What do city birds think of us?

Herring gulls are as happy in a Latvian bus station as they are on a windswept beach. Happier, maybe. Image: Stephen Jorgenson-Murray.

If you walk in a forest you might well find yourself absolutely surrounded by bird song but unable to see where it’s coming from. Birds are shy and, unless they grew up on a desert island, they will fly away and hide at the slightest hint of a threat. They almost behave like programmed characters from a video game – they draw an imaginary circle around themselves (known as the “flight zone”) and if anyone enters that circle, they flee.

Urban birds consistently have a much smaller flight zone and will tend to let humans get much closer to them; and the longer a species has been urbanised, the more this radius shrinks. In the most extreme instance, urban birds will hop right up to someone who might feed them and even land on their hand. (In one of the best birding moments of my life, a parakeet in Hyde Park snatched a peanut from a tourist then landed right on my shoulder to eat it, staying there long enough to pose for a selfie).

If one bird invades another’s territory, things can get messy. Here, two magpies chase off a buzzard as its partner watches. Image: Stephen Jorgenson-Murray.

Then again, not all birds are that friendly. Many are very territorial, especially in the nesting season. Even medium-sized birds like vicious Australian magpies can cause eye injuries to people passing their nests; really big birds like swans can seriously injure people who get too close. Others, like the larger species of gulls, are just greedy and will attack people to steal their food.

Most birds aren’t quite that bold, but living close to humans has still affected their behaviour. Many species of birds are very intelligent – European magpies might be the cleverest non-mammal on the planet – and they’ve worked out how many of the systems of the city work. Pigeons can hop on-board trains for a lazier way to travel between feeding spots. Seagulls understand how to open automatic doors in order to raid branches of Greggs. Crows use passing cars to crack tough nuts, and will even wait at traffic lights to swoop in when the cars stop.

What do we make of city birds?

The robin was voted Britain’s favourite bird in a recent poll, which just goes to show what being small, cute and surprisingly aggressive can do for you. Image: Stephen Jorgenson-Murray.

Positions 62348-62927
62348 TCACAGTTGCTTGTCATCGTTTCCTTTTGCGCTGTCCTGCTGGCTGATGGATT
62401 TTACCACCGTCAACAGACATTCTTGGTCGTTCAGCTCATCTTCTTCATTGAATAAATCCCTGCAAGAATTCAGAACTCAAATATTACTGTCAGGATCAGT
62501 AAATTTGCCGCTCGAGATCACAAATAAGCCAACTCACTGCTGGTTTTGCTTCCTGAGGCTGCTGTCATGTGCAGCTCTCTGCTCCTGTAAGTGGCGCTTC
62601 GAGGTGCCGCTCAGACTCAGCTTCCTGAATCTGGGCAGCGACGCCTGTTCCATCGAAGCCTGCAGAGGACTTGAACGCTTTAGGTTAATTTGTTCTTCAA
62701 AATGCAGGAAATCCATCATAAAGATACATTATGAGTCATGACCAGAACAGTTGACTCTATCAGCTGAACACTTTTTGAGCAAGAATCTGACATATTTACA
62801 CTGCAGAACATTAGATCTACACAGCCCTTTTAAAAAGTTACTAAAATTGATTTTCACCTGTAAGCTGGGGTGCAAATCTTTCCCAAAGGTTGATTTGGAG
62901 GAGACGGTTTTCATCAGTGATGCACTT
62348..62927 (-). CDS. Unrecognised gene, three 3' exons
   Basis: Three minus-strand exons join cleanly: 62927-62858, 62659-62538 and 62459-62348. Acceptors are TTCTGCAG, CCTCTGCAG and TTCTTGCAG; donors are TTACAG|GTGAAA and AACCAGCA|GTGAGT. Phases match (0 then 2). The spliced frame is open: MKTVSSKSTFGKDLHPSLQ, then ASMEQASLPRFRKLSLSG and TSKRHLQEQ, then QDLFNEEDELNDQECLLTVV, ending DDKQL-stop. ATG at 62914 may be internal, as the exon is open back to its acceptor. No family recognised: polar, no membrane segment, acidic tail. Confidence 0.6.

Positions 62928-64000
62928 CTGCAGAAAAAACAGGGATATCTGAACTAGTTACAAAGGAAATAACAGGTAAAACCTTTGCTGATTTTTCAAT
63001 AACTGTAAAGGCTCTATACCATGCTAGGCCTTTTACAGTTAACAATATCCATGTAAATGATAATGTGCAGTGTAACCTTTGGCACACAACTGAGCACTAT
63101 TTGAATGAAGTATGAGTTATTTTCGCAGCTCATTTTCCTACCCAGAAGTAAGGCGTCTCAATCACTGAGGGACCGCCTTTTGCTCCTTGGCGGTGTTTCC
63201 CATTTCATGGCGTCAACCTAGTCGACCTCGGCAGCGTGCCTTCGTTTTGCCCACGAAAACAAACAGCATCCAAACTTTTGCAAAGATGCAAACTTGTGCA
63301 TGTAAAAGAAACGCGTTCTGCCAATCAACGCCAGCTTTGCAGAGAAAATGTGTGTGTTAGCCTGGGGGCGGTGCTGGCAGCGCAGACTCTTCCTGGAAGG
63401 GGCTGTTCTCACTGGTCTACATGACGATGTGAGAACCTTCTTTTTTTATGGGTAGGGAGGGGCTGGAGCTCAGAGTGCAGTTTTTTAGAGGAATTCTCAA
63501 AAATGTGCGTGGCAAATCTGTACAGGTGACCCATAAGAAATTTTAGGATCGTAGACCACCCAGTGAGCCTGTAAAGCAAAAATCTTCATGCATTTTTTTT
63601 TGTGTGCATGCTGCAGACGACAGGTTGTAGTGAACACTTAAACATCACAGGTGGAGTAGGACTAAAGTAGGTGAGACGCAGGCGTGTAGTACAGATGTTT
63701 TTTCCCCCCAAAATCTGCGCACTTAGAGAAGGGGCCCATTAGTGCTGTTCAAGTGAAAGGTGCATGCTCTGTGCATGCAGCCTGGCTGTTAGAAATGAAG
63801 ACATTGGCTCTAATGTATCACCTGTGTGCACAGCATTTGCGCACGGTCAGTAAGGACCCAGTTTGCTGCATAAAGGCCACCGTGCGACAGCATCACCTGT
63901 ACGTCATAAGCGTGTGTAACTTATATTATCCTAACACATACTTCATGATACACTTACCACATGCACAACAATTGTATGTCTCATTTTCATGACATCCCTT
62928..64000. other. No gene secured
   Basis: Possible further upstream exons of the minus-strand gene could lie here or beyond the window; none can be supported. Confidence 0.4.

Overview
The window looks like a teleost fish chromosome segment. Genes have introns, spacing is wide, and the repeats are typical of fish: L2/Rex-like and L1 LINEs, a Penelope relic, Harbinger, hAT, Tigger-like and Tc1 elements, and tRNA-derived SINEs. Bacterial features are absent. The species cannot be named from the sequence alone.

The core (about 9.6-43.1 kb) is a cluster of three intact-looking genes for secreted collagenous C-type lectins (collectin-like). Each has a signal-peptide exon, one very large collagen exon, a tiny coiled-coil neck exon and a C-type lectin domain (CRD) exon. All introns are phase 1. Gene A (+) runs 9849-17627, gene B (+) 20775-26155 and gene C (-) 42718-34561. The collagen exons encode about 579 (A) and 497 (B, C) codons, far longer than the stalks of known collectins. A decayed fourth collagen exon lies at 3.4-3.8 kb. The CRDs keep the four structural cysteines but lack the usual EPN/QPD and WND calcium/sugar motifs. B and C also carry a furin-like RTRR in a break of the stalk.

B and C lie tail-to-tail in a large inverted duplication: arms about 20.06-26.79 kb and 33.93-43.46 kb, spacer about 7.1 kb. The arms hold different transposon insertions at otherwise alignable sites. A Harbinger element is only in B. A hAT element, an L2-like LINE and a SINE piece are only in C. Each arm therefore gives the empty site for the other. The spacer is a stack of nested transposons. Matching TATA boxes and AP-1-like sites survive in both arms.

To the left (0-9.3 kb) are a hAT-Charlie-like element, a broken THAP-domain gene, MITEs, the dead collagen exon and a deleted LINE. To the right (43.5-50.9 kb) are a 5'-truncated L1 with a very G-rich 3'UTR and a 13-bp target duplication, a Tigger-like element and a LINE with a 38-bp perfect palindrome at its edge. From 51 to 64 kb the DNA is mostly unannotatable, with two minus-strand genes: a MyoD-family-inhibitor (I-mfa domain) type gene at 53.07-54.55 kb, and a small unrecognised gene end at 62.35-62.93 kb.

Although we share our cities with a whole menagerie of wildlife, most of it is either shy and nocturnal, or prefers the dark, dirty places where humans rarely venture. Birds by contrast are inescapable – on any day on any city street you can expect to at least see a few pigeons flying overhead, or hear something singing from a nearby bush. For some people, this constant awareness has morphed into affection; for others, jealousy at sharing urban spaces with other species.


Even setting aside the risk of attack, birds can come into conflict with humans. Their droppings are not only unpleasant, but they can damage buildings and cause nasty lung diseases. Not every bird has a beautiful song either – a great tit squeaking away outside your bedroom window at 5am is bad enough, but spare a thought for the Australians who have kookaburras scream-laughing on their balconies. If waking you up wasn’t antisocial enough, big birds like herring gulls and Australian white ibises (better known as “bin chickens”) will rip open bin bags and fling the rubbish across your garden. The birds guilty of these indiscretions are generally classed as pests and many cities are fighting back – either by killing the birds or by taking eggs from their nests.

Herons eat fish from ponds and occasionally birds of prey will attack small pets. Urban pigeon keepers, angry after having a prize bird attacked by a sparrowhawk, occasionally try to poison or set cruel traps to kill hawks; but in general cities actually provide a safe haven for birds of prey. Scottish sparrowhawks seem to breed significantly better in cities, likely because there are so many other birds there to hunt.

In fact, many city councils are encouraging birds of prey as a natural way to control the population of pigeons and rats. Peregrine falcons – the fastest birds on the planet – are given protected nesting sites on church spires and skyscrapers and their every move is streamed on webcams. Harris hawks – native to American deserts – have been brought across the Atlantic to scare birds away from the tennis courts at Wimbledon.

Smaller, cuter birds don’t have any such image problems, and millions of Brits put bird seed in their gardens or feed the ducks at their local park. (I should add: if you do, please don’t give them bread, which lacks the vitamins birds need and causes a horrible disease called “angel wing”; seeds, vegetable peel or little bits of fruit are better.) Cities are increasingly recognised as places where you can spot interesting birds – right now, the bird tracking portal eBird lists no fewer than 289 species that have been seen in London – and the last couple of years have seen guides such as David Lindo’s How to be an Urban Birder and even scientific journals such as the Journal of Urban Ecology dedicated to the life of the town.